Escobaria (2004)

PhotoBy Eric Driskill (April 2004)

Recently I purchased the book Cactus Guide by Ladislaus Cutak. I’m sure most of you are aware that Lad founded the Henry Shaw Cactus Society on July 12, 1942, with 12 charter members. In his book he mentions that Neobesseya missouriensis is the club flower. Over the years N. missouriensis has had several placements, and currently it is called Escobaria missouriensis.

In his book, Edward Anderson states that Britton and Rose described many genera, including Escobaria, in their book The Cactaceae. The name escobaria honored Romulo Escobar of Mexico City and Numa Escobar of Juarez.

Escobarias are low-growing and solitary or clustered. Spines – usually short, fine, and straight – densely cover the plants. Many escobarias will reward you with nice-looking plants and brightly colored blooms in proportion to the plants.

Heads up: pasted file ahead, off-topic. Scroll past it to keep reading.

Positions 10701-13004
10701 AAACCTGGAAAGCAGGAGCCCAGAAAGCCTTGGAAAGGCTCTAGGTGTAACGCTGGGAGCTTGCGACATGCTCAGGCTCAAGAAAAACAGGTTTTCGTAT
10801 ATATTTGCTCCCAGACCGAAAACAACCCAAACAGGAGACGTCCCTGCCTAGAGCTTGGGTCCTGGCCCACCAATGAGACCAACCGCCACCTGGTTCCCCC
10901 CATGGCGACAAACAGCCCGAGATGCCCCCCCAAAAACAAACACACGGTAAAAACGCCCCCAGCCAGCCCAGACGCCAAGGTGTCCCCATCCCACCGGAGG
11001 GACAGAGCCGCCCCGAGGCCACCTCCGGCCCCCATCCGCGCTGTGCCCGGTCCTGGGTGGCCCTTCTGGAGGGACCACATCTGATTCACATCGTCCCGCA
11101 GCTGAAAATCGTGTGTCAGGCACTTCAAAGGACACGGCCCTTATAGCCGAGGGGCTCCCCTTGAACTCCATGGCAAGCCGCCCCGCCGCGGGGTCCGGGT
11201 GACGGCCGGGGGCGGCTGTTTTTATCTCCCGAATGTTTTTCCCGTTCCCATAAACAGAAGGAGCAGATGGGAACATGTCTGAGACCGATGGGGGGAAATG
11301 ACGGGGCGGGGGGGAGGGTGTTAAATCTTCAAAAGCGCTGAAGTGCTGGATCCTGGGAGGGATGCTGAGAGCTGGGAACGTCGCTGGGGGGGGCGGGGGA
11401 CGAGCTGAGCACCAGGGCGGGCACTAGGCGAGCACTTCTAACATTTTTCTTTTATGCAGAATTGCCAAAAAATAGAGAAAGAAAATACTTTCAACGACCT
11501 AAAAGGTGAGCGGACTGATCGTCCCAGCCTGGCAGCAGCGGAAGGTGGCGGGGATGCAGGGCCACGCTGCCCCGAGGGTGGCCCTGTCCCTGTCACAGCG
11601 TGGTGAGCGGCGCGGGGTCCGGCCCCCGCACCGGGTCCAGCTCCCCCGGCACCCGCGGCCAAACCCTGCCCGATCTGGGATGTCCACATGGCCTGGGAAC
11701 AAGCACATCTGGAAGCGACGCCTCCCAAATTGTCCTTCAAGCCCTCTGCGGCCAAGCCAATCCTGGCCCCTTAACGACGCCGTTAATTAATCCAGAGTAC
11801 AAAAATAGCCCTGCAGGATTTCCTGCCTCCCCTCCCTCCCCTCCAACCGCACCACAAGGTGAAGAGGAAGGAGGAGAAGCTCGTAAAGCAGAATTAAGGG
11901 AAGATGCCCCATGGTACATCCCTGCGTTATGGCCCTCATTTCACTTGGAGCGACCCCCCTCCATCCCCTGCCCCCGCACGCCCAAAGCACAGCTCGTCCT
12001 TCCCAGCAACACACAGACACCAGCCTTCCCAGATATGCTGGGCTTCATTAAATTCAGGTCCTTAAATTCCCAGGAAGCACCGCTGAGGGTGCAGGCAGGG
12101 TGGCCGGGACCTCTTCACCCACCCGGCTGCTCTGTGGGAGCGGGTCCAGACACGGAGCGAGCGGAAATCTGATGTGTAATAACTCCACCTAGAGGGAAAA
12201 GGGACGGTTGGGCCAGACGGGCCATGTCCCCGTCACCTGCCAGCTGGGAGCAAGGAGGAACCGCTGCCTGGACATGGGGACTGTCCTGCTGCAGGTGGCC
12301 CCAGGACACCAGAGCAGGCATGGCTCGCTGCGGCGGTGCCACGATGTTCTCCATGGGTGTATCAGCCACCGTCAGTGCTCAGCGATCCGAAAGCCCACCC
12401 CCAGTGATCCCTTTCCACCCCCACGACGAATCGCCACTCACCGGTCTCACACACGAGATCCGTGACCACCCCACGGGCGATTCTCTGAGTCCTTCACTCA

I have had success with several escobarias in my standard soil mix and good light. They seem to grow without any unique or special requirements. You can add a few escobarias to your collection without taking up too much space.

My favorite is E. minima, which has fewer spines that are thicker than some of the others. E. missouriensis should be right at home in your collection, and I look forward to adding one to my collection now that I know it is our club flower.

After searching the Web, I found several nurseries that offer E. missouriensis ranging in price from $3 to $4.95. The nurseries are Cactus Specialties, Mesa Garden and Rio Grande Cacti.